Solidarity, the new collaborative LP between Joel Plaskett (arguably the East Coast's biggest-ever indie star) and his father Bill (who has a formidable legacy in his own right as the cofounder of Nova Scotia's Lunenburg Folk Harbour Festival), is a joyous family affair and a must own release for fans of both artists' genres. By turns playful and melancholy, it merges Celtic folk with indie rock, and showcases the beautifully shared vision between a father and his son.
Both Plasketts' passion and prowess are evident throughout, but one of the album's most compelling aspects is how it shows the sharp contrasts in their approaches. The Joel-helmed "Up in the Air," for instance, boasts immersive, full-bodied production, and couldn't sound more different than Bill's skeletal acoustic playing on "Jim Jones."
Their lyrical styles are also distinct. On "Blank Cheque," Joel gets loquacious about a greedy plutocrat that "sips his gin and tonic while the world goes microphonic"; "Help Me Somebody Depression Blues" finds Bill delivering succinct lines like, "Some blues were in the room, tried to sweep 'em out but couldn't find a broom." The ways in which they sing those lines are also night and day, Bill's being husky yet tender while Joel's soars and swoons with unencumbered youthfulness.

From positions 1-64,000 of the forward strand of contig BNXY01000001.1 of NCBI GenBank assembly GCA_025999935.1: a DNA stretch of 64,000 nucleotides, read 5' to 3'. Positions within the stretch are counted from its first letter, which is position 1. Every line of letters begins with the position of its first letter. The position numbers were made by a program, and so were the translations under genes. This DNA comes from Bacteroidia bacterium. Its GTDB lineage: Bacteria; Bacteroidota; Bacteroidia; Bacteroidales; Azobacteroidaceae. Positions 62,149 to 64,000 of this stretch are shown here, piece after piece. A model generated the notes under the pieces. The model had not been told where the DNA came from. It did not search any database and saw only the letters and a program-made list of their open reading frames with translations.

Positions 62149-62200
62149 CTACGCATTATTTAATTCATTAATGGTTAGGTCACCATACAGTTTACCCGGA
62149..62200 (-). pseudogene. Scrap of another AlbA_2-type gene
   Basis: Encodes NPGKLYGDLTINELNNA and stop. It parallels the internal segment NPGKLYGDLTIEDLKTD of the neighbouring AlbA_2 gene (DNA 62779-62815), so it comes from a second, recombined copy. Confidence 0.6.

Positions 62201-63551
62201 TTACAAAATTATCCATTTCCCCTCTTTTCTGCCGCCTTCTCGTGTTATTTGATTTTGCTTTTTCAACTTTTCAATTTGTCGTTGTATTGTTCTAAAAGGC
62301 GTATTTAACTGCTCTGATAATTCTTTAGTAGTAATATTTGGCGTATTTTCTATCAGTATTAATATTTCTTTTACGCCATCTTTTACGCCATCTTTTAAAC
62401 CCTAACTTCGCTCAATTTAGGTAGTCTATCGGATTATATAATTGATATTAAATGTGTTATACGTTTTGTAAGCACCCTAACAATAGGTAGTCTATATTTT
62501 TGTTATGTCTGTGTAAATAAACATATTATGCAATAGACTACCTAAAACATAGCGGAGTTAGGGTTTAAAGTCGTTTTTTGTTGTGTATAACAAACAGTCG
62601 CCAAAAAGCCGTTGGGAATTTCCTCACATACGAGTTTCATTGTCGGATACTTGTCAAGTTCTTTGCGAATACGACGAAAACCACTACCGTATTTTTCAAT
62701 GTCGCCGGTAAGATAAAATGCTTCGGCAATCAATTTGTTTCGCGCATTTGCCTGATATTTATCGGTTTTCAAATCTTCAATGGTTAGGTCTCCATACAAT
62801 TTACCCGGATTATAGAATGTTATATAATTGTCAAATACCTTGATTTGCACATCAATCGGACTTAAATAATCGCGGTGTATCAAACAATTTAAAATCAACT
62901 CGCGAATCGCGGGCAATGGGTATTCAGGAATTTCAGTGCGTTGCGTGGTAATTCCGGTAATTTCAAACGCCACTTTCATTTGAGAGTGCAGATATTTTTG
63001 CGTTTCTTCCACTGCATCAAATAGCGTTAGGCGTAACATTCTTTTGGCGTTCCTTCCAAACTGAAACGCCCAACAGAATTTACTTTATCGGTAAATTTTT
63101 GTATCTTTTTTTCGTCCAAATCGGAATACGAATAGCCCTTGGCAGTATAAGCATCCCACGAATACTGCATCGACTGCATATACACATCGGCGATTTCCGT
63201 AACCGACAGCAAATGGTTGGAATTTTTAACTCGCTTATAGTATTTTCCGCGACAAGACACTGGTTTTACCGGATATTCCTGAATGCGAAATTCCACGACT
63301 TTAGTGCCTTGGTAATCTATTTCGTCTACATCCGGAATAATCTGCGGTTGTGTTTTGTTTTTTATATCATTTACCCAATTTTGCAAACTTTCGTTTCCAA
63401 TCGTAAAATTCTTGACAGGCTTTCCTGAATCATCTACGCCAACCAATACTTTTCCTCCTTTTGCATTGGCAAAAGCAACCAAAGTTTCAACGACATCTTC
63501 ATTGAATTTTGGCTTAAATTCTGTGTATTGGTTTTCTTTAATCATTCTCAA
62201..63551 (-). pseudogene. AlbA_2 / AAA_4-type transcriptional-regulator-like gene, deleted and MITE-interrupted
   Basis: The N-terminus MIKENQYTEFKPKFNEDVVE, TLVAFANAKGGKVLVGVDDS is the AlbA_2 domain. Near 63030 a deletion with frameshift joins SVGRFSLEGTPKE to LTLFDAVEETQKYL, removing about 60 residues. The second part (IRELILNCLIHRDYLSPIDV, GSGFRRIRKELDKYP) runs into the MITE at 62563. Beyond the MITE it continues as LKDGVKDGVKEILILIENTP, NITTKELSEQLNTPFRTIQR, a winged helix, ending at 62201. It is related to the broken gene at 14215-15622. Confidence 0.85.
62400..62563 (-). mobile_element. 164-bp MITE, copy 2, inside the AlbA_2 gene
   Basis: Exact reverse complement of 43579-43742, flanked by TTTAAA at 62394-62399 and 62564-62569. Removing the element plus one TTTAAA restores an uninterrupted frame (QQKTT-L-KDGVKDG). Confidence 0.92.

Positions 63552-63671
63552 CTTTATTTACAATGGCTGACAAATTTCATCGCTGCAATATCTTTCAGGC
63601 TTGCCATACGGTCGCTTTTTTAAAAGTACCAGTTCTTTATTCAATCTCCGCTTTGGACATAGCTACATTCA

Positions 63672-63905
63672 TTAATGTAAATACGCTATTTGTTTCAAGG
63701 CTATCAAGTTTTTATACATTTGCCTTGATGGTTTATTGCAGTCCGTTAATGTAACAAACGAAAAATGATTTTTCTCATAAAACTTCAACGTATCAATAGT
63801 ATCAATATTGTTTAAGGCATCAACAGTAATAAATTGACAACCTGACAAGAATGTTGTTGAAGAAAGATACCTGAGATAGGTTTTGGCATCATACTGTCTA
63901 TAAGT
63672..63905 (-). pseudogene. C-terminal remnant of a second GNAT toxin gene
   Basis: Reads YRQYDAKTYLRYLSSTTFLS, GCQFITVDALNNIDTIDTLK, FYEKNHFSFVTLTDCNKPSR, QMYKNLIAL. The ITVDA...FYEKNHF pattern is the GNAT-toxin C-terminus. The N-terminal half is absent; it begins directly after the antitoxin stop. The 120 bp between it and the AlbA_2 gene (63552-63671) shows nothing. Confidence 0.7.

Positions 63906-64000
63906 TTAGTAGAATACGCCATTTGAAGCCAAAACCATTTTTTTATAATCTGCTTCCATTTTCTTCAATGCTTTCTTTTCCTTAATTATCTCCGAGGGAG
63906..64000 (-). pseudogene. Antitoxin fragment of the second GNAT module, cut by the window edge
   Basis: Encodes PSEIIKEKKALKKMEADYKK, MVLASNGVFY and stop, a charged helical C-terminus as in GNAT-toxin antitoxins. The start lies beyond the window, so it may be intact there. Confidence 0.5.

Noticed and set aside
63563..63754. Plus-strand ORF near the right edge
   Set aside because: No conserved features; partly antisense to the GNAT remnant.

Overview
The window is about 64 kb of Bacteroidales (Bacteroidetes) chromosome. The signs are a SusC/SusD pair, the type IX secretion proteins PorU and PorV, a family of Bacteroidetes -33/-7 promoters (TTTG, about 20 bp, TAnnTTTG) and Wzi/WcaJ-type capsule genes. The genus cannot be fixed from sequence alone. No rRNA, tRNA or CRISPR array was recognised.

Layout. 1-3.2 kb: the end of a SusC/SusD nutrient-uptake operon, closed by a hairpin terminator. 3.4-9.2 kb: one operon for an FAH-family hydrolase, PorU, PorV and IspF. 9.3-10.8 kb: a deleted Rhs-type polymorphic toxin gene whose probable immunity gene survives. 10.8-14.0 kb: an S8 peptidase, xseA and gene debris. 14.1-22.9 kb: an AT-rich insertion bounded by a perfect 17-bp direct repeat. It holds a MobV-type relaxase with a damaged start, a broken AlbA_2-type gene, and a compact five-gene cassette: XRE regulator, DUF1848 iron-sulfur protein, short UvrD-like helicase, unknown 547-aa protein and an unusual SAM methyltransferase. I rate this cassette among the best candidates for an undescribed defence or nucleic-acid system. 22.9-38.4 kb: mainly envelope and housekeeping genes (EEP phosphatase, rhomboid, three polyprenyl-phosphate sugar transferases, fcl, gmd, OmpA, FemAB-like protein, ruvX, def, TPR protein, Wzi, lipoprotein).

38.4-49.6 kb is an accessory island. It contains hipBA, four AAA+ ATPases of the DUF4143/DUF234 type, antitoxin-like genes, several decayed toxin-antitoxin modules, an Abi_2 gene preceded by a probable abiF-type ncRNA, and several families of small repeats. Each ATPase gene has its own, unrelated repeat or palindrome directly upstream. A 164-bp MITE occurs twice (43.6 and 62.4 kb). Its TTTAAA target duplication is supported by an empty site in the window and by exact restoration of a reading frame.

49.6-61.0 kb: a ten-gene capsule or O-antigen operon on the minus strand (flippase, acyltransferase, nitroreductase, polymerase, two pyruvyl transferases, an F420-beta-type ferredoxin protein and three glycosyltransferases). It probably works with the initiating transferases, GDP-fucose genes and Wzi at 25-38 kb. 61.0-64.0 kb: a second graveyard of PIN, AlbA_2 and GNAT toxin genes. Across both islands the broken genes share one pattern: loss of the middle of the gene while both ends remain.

But rather than clash, the Plasketts instead balance each other out. The acoustic Celtic instrumentation under Joel's vocals on "The New California" and "Blank Cheque" give a vintage tinge to his typically indie leanings, while the slickly produced percussion on "No Sight Compares" and "Help Me Somebody Depression Blues" make for a dynamic contrast with Bill's time-honoured singing. (Pheromone)